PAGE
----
Saturday, December 28, 2013

Linux Rant III

The story so far:

Desperate to find a linux distribution that runs well on ancient Pentium M chips, our hero has done some awful things with Ubuntu, installing 10.04, then upgrading to 12.04, but at that point the display driver stopped working, and he got sick of it. We pick up with the action there...

With the help of my friend Ben, I was lead to the magic of Ctrl-Alt-F2, which brings up a text login screen (aka a tty) so I could login to the running Ubuntu system, even as the GUI was running and completely unusable.

Some poking around - again aided by Ben - revealed that the laptop has an nvidia graphics chip, and that it was running an open source driver. That driver - I know from past experience - is bad news and doesn't support at least some older nvidia chips, including mine. So I googled around and figured out how to install the proprietary driver from nvidia, which does know how to work with my machine. Installed it. Rebooted.

Change 1: now the system comes up with a little tiny graphics window as it boots, instead of using the full screen. Odd, but I don't care because... I can login and the graphics work again. Well, sort of...

As with the boot side of things, I wound up operating in a little, tiny screen - 1024x768 out of a much larger monitor capable of supporting much higher resolutions. Odd, but at least I can login and work within Linux now without going over to a tty.

Dig into system settings and found the proprietary driver tool, in which I learn that the nvidia driver, while apparently installed, hasn't been activated yet. OK. Activate it. And wait while it downloads and installs the driver again. Huh? But never mind that because once it completes it tells me that the driver is now activated. All I have to do is reboot, which I do, and...

Success. Amazing. The login screen is still really tiny for unknown reasons, but after logging in I get a full sized, max resolution screen. Ubuntu 12.04 is actually running on my laptop.

But that isn't all I wanted to do, sadly. I want to get rid of Unity, a user interface that I continue to dislike. Back to Google and there are some simple steps I find to install Gnome. It will be a choice at login time, apparently, which UI runs. So off to the software center to get and install Gnome. Done. Reboot.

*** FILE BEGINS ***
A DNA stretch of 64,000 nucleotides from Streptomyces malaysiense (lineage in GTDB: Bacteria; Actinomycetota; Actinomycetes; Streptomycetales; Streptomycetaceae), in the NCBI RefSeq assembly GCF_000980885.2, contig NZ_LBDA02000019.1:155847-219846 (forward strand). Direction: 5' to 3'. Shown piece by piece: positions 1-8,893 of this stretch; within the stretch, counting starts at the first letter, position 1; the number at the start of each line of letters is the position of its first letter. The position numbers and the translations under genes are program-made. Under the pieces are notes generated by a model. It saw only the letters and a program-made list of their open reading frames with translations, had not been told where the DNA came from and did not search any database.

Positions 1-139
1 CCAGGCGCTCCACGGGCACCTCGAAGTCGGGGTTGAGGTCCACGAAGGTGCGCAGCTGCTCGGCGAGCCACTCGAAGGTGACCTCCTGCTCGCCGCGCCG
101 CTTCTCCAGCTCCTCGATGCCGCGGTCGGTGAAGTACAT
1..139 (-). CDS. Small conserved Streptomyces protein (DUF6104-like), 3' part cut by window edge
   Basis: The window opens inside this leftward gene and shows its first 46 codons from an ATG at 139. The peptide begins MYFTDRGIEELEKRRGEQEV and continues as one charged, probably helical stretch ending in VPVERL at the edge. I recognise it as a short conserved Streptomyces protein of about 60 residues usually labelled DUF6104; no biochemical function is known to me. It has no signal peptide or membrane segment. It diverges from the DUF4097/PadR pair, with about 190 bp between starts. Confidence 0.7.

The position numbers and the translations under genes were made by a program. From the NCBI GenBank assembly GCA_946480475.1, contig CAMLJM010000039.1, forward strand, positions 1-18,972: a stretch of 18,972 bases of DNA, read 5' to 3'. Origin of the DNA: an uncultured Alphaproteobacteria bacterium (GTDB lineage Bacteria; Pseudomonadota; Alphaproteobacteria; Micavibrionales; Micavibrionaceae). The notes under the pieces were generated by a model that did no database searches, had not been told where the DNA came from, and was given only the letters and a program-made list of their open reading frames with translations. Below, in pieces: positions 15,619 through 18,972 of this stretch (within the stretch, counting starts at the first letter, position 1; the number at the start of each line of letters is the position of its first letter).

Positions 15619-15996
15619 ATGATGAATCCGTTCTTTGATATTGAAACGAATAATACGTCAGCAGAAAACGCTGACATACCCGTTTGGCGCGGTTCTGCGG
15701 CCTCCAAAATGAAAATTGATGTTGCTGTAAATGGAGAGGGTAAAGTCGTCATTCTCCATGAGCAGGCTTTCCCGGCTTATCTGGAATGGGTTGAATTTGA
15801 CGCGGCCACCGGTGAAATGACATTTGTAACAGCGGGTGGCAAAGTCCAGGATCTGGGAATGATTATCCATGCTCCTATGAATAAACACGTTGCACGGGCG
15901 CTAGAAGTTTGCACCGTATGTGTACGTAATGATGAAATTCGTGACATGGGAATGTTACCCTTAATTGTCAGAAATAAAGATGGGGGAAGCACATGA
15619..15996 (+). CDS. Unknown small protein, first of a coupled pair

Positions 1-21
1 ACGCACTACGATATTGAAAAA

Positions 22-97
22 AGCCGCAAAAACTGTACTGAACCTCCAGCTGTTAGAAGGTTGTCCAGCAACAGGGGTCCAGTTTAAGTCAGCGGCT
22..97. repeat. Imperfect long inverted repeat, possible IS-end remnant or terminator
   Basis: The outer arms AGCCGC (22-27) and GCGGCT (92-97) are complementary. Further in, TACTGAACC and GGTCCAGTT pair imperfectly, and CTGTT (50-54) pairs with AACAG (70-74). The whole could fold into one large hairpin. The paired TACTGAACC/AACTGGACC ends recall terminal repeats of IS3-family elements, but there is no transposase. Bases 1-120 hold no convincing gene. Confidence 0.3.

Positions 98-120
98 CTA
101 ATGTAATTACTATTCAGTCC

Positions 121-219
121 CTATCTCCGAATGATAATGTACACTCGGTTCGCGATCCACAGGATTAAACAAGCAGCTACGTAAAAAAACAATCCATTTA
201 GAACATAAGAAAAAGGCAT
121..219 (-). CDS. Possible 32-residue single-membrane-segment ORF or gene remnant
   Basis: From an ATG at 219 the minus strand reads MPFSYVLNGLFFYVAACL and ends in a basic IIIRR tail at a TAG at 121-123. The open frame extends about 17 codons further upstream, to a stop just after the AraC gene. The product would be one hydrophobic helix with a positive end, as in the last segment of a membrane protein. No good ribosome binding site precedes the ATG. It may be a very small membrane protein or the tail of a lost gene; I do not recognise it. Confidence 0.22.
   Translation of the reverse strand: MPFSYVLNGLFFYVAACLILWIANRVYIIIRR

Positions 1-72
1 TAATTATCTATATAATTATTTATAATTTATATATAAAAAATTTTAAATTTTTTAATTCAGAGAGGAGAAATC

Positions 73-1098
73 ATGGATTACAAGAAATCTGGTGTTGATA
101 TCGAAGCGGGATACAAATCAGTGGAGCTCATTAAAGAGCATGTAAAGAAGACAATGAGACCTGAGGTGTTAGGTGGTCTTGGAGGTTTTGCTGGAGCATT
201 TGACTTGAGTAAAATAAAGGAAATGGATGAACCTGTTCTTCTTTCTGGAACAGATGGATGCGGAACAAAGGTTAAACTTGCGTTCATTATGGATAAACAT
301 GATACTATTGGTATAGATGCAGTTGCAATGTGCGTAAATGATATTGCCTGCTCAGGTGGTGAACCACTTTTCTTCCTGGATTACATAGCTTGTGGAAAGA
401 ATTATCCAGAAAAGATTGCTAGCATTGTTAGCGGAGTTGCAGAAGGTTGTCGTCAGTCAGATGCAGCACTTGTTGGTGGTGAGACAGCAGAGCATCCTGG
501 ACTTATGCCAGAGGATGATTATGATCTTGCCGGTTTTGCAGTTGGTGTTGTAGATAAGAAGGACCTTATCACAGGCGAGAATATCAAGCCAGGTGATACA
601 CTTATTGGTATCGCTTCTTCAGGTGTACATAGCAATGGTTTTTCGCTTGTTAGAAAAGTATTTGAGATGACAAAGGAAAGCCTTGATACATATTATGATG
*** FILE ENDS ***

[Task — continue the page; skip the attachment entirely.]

Aside: has anyone else noted that I am rebooting an awful lot? It's like working on bloody Windows. But I digress...
The system comes back up and I select Gnome. Actually, Gnome 3, I think, as it isn't obvious. The choices are "Gnome", "Gnome Classic", and "Gnome Classic (no effects)". You tell me.

And the screen clears... and there is a looooong pause. Minutes. Then a menu bar appears at the top of the screen. Is it done loading? I don't know. I have never used Gnome 3, and don't know how it is used. Move the mouse to one of the icons in the upper right and click. Nothing happens. Try right click. Nothing happens. Hmmm. Odd. Maybe this menu looking thing on the left? Again, nothing. Maybe it's stuck?

Force a reboot.

Login again, but this time to "Gnome Classic". And wait a loooooong time again. When it finally appears at least it looks something like the UI that Ubuntu was using before Unity. Good. But it's also unresponsive.

Force a reboot. Try "Gnome Classic" again. This time be more patient. Mouse to menu, click, and wait. Oh... look! Eventually the menu appears. Well... that indicates there is a real performance problem. Start the system monitor and wait for it to come up.
Aside: yes, I am an idiot. Should have done ctrl-alt-F2 again and used top. Instead I waited forever for the system monitor to come up.
In the end I learned the CUP was 100% busy, and eventually learned that something called compiz was the culprit.

Over to the other computer. Google something like "compiz using too much cpu". Lots of complaints, various proposed solutions. Try a couple of them, including installing magic software to muck with compiz internals and speed it up. (From the tty, of course, where things run reasonably quickly.)

Reboot, again. Login to Unity this time. The usual UI, quick and fine. OK. Logout, login to one of the Gnome choices. Still slow. Worse than molasses in January. Not good.

Give up. This sucks. Apparently Ubuntu has decided that my hardware isn't worth supporting, that Gnome is an afterthought on 12.04, that Unity rules all, and that anyone who feels differently deserves nothing.

Back to the other computer, back to debian.org. Download the network installer CD ISO image for 7.3.0. Burn it to a CD.

Take the rest of the night off. This has been crazy, and I am far better off doing something fun than making my forehead bleed - more! - on this project.

Saturday morning. Try again. Insert Debian CD into laptop and boot. Select graphical install. Answer the questions. All but one is simple. (I have no clue what answer to give it for my domain name, so I left it blank. Life goes on.)

As I type this the system has already repartitioned and reformatted the disk, and has just finished downloading over 1300 package files to install them.

What happens next? I have no clue, but I do know that Debian booted on my ancient system just fine, so that seems good. Once the install finishes I will poke around and see where things are at. While that goes on, I think I will go have some lunch.

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